Periductal mastitis

What is periductal mastitis?

Periductal mastitis occurs when the ducts under the nipple become inflamed and infected. It’s a benign condition (not cancer), which can affect women of all ages but is more common in younger women.

Symptoms include:
•    the breast becoming tender and hot to the touch
•    the skin may appear reddened
•    discharge from the nipple, which can be bloody or non-bloody
•    an infection in the ducts around the nipple
•    a pulled in (inverted) nipple.

Sometimes, if left untreated, an abscess (collection of pus) or fistula (a tract that develops between a duct and the skin) may also develop.

People who smoke may have an increased risk of being affected by periductal mastitis, because substances in cigarette smoke can damage the ducts behind the nipple. Nipple rings (piercings) can increase the chances of infection and make periductal mastitis more difficult to treat.

How is it diagnosed?

Your GP will refer you to a specialist who can make a definite diagnosis. To do this you will probably have a breast examination, mammogram or ultrasound scan.

If you have discharge from the nipple this may also be tested, especially if it’s bloodstained, to help confirm the diagnosis.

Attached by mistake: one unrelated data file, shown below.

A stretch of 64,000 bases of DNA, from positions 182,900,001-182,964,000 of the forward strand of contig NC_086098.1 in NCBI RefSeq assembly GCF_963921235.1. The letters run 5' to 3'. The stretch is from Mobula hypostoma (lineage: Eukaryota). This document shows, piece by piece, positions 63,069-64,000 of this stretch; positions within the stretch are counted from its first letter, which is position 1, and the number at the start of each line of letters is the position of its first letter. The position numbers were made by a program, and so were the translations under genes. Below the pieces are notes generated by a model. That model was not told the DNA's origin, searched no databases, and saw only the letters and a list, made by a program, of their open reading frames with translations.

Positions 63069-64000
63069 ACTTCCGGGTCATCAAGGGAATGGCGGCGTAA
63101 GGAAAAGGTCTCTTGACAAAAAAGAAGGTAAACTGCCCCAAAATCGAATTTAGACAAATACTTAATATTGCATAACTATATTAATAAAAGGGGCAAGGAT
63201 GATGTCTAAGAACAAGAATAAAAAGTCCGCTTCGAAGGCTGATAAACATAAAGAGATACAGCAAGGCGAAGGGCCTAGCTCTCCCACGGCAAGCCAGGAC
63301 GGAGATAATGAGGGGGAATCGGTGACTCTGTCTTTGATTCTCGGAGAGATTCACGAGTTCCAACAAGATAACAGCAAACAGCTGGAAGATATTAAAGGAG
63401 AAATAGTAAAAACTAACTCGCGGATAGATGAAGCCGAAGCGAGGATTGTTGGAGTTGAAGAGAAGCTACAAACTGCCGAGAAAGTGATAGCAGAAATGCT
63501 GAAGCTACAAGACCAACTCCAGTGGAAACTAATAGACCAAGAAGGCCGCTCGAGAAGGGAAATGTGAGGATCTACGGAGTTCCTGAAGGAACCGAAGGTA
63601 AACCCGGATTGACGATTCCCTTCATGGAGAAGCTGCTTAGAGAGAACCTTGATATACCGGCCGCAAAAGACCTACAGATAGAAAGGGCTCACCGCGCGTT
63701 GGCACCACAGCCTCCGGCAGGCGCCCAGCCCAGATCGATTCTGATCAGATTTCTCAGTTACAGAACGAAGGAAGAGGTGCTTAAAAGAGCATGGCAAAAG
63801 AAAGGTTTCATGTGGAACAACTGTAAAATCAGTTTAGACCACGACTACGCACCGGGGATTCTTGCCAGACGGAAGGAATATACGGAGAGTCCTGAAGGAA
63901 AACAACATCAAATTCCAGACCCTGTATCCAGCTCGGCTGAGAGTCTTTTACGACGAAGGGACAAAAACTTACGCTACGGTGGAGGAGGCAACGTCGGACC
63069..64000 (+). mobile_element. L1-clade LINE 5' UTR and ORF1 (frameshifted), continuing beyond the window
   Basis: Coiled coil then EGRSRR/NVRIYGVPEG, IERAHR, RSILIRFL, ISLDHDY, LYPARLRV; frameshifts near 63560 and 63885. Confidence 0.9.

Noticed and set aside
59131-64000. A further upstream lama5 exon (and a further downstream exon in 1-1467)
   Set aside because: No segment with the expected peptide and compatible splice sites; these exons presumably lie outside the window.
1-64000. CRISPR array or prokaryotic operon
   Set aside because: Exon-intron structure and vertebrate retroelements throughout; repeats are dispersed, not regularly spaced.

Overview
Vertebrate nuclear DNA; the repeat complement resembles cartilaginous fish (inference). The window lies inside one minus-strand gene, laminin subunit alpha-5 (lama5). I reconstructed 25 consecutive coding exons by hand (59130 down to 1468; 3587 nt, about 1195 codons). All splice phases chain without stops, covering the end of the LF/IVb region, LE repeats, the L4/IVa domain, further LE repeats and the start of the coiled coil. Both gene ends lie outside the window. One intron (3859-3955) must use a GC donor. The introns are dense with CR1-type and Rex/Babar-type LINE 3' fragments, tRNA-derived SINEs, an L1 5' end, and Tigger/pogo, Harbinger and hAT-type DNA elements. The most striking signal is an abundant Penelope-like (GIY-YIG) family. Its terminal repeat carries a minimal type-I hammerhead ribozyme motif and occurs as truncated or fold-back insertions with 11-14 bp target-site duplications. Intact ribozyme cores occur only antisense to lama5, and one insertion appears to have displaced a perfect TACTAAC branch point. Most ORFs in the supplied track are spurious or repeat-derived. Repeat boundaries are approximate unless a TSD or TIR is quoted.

Some people may not need any treatment for periductal mastitis as it can clear up by itself. It’s important, though, to go back to your GP if you have any new symptoms as it can come back. Smoking can slow down the healing process, so if you smoke it’s advisable to stop.

If you need treatment, this will usually be with antibiotics. You may also want to take pain relief, such as paracetamol, if your breast is painful.

If you have developed an abscess and/or a fistula, your specialist will decide the best way to treat it. This may involve using a fine needle and a syringe to draw off (aspirate) the pus, or sometimes an opening is made in the skin to allow the pus to be drained. This can be done under either local or general anaesthetic.

If your periductal mastitis doesn’t clear up after taking antibiotics or if it comes back, you may need to have an operation to remove the affected duct or ducts. See our Periductal mastitis leaflet for more information.

After the operation your nipple may be less sensitive than before.

The operation should solve the problem but, if it comes back, more ducts may need to be removed, as finding all the ducts can sometimes be difficult.

What this means for you

Having periductal mastitis does not increase your risk of breast cancer. However, it’s still important to be breast aware and go back to your GP if you notice any further changes in your breasts regardless how soon these occur after your diagnosis of periductal mastitis.

Content last reviewed March 2013; next planned review 2015